Basic Biographical Details
|Name: ||(Captain) Eric Sinclair Bell |
|Designation: ||Architect |
|Born: ||1 September 1884 |
|Died: ||15 March 1973 |
|Bio Notes: ||Eric Sinclair Bell was born at Warrington on 1 September 1884, the son of Colonel William Bell of the Argyll & Sutherland Highlanders and his wife Isabella Margaret Murray McGregor. He was articled to John Burnet & Son in 1903, concurrently studying at Glasgow School of Art. In May 1910 he proceeded to John James Burnet's London office. From 1912 to 1914 he gained experience with Smith & Brewer; Gibson, Skipwith & Gordon; Herbert Baker & Edwin Landseer Lutyens; and Sir Ernest George & Yates. He returned to Burnet's London office in May 1914. He visited Belgium, France and Switzerland before beginning war service in August of the same year, serving as Captain in the Gordon Highlanders, and was wounded at the Battle of Loos in September-October 1915. |
He returned from the war in March 1919 and practised in Stirling from September that year onwards. Rebecca Bailey states that in 1932 Bell joined Charles Greg in partnership as Greg & Bell. However exhaustive rsearch is unable to trace any sign of an architect under the name 'Charles Greg'. Greg is probably a misreading for Charles Henry Greig who worked in Stirling from at least 1914 if not earlier. He died in 1929 and it is very likely that Bell took over his practice at that date. Bell operated this from his house, Cranstonhill.
Bell was admitted LRIBA on 4 December 1933, his proposers being Francis Lorne, John Begg and A Nicol Bruce, the then secretary of the RIAS; and was elected FRIBA on 6 March 1939, proposed by Lorne, Thomas Smith Tait and Alexander Thomson Scott. During the Second World War, Bell was for a time commanding officer of the Air Training Corps, Stirling Squadron No.1019.
Bell was an etcher of architectural subjects as well as an architect, his nomination papers listing three published etchings: of Stirling Castle; Hanway Street, London; and the Granary Gates, London. He was architect to the Stirling Thistle Property Trust, and restored their buildings at the top of the town. He was the first President of the Stirling Society of Architects, and was a founder member of the Rotary Club of Stirling. He was also for many years a trustee of the Smith Art Gallery and Museum, and was instrumental in the formation of the Friends of the Smith in early 1973. In his private life Bell was a keen amateur golfer.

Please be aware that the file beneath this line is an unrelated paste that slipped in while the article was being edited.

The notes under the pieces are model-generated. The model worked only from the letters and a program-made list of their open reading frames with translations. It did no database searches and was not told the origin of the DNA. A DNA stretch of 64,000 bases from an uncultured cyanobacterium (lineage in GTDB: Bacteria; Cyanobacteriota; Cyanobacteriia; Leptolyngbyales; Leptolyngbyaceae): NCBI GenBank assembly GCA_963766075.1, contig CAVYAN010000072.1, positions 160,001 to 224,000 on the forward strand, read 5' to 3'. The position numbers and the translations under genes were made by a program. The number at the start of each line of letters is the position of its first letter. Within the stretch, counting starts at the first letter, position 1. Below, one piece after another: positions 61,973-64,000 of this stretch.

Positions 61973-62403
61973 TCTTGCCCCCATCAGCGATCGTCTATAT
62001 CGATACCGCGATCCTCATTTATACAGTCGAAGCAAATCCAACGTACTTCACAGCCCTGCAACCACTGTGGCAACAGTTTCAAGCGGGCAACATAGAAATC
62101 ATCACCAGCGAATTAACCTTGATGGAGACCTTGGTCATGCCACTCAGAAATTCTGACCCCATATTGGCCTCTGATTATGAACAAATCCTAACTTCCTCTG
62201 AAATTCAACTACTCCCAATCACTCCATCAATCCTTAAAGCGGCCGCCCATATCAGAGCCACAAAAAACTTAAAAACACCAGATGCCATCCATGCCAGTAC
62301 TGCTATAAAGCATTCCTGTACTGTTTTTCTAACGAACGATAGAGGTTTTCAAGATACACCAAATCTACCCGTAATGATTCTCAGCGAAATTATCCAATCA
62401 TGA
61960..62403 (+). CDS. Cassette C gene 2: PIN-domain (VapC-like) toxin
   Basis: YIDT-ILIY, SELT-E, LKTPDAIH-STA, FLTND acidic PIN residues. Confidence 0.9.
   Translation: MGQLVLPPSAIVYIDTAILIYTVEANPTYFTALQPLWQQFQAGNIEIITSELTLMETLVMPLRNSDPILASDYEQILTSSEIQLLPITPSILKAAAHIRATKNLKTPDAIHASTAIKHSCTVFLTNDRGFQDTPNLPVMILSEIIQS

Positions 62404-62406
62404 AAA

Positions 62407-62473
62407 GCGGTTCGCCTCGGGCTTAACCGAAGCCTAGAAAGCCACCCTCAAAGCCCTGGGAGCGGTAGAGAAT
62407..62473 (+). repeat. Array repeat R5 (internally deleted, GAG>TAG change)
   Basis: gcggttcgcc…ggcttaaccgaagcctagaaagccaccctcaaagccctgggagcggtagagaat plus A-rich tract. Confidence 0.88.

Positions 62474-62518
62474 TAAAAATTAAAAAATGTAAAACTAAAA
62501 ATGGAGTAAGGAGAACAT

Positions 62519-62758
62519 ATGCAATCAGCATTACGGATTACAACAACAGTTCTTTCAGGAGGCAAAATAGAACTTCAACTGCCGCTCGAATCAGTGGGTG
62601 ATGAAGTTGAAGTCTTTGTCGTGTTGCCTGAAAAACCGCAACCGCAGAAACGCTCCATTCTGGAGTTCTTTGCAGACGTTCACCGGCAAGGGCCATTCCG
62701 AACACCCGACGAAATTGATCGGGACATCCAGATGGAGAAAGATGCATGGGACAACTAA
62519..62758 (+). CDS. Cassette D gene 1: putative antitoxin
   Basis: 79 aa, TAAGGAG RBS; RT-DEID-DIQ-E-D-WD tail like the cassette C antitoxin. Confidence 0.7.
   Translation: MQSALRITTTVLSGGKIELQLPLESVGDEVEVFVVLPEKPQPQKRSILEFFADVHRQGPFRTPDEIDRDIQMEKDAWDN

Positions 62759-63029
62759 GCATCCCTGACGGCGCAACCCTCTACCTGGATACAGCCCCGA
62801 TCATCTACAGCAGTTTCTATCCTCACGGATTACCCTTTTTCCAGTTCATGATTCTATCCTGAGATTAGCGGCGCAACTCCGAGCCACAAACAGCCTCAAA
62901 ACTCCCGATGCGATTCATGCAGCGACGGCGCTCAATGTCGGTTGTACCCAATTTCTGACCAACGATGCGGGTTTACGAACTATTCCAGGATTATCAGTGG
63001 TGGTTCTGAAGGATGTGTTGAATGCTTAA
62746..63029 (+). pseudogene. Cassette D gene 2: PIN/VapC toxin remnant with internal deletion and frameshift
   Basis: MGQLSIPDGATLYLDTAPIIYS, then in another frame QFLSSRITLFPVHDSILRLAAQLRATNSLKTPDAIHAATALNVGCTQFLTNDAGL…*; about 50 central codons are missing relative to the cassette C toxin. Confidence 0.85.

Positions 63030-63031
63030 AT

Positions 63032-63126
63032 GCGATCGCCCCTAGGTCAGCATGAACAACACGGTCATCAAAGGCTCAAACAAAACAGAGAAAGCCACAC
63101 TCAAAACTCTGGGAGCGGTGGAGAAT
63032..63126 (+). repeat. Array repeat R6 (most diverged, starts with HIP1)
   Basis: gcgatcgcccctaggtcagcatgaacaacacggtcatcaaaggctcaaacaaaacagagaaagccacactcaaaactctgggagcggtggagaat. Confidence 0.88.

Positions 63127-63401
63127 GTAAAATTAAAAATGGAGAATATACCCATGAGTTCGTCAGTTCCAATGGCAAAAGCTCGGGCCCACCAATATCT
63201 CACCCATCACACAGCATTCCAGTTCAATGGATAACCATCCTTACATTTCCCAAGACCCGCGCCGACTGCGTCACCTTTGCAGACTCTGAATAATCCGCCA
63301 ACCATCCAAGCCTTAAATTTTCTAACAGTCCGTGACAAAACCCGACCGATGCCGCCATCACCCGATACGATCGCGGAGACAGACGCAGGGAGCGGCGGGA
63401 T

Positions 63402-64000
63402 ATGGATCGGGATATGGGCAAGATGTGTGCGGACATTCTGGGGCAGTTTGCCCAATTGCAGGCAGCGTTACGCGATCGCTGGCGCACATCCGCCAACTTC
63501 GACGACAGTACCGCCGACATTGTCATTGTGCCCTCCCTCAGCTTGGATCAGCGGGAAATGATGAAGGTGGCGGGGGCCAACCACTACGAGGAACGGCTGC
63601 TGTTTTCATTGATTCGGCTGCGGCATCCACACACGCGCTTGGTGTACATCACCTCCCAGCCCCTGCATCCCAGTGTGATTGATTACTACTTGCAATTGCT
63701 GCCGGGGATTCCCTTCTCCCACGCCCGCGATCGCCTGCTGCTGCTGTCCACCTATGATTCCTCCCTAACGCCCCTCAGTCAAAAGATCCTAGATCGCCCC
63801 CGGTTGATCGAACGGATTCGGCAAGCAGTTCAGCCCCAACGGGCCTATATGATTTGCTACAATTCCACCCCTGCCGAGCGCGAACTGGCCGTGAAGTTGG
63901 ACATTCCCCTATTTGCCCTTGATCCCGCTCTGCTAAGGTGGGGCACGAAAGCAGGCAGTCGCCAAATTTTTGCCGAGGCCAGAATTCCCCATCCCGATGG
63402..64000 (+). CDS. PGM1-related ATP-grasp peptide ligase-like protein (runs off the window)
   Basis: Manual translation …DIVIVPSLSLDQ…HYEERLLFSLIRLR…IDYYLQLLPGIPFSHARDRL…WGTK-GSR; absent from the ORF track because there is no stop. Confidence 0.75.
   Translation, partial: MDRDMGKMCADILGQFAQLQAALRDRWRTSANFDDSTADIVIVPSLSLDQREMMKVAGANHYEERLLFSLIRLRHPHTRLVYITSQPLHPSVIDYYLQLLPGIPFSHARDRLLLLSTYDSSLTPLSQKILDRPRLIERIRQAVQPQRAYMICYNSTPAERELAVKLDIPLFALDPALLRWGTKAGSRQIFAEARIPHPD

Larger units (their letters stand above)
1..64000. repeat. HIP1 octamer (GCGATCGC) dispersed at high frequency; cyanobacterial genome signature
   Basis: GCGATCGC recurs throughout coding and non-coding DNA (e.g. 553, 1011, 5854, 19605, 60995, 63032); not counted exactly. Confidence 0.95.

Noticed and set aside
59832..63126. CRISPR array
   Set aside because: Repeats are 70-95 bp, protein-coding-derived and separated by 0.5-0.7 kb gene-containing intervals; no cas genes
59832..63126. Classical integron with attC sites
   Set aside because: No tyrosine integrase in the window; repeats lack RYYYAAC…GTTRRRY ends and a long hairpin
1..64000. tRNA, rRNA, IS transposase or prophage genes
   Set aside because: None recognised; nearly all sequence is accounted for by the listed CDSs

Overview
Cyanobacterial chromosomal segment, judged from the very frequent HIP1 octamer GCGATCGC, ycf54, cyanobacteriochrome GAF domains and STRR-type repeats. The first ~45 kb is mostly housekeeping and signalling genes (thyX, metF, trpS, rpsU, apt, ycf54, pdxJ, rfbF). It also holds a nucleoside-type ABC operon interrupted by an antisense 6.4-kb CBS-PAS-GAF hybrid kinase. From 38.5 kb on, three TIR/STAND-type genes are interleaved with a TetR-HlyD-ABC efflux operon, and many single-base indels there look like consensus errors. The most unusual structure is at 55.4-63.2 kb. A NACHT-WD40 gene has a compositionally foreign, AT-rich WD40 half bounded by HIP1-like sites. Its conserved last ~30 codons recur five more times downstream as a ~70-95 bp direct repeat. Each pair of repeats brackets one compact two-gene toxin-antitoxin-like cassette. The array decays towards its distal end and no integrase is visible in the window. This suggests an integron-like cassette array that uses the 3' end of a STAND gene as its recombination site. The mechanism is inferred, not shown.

Bell died of a coronary thrombosis at his home on 15 March 1973. He was survived by his wife, Agnes Cuthill Mowbray.
Private and Business Addresses
|The following private or business addresses are associated with this architect:|
| ||Address||Type||Date from||Date to||Notes|
|Cranstonhill, Stirling, Stirlingshire, Scotland||Private||Before 1933||After 1939|| |
|24, Allan Park, Stirling, Stirlingshire, Scotland||Business||Before 1933||1973|| |
|The Oaks/108, Henderson Street, Bridge of Allan, Stirlingshire, Scotland||Business||1972|| || |
Employment and Training
Employees or Pupils
Buildings and Designs
|The following books contain references to this architect:|
|Bailey, Rebecca M||1996||Scottish architects' papers: a source book|| ||Edinburgh: The Rutland Press||p109|
|RIBA||1939||The RIBA Kalendar 1939-1940|| ||London: Royal Institute of British Architects|| |
|RIBA||1950||The RIBA Kalendar 1950-1951|| ||London: Royal Institute of British Architects|| |
|The following periodicals contain references to this architect:|
| ||Periodical Name||Date||Edition||Publisher||Notes|
|Scotsman||28 May 1907|| || || |
|Scotsman||5 July 1907|| || || |
|Stirling Observer||21 March 1973|| || ||p 13 - obituary|
|The following archives hold material relating to this architect:|
| ||Source||Archive Name||Source Catalogue No.||Notes|
|RIBA Archive, Victoria & Albert Museum||RIBA Nomination Papers|| ||L no4293 (combined box 6); F no3540 (box 25)|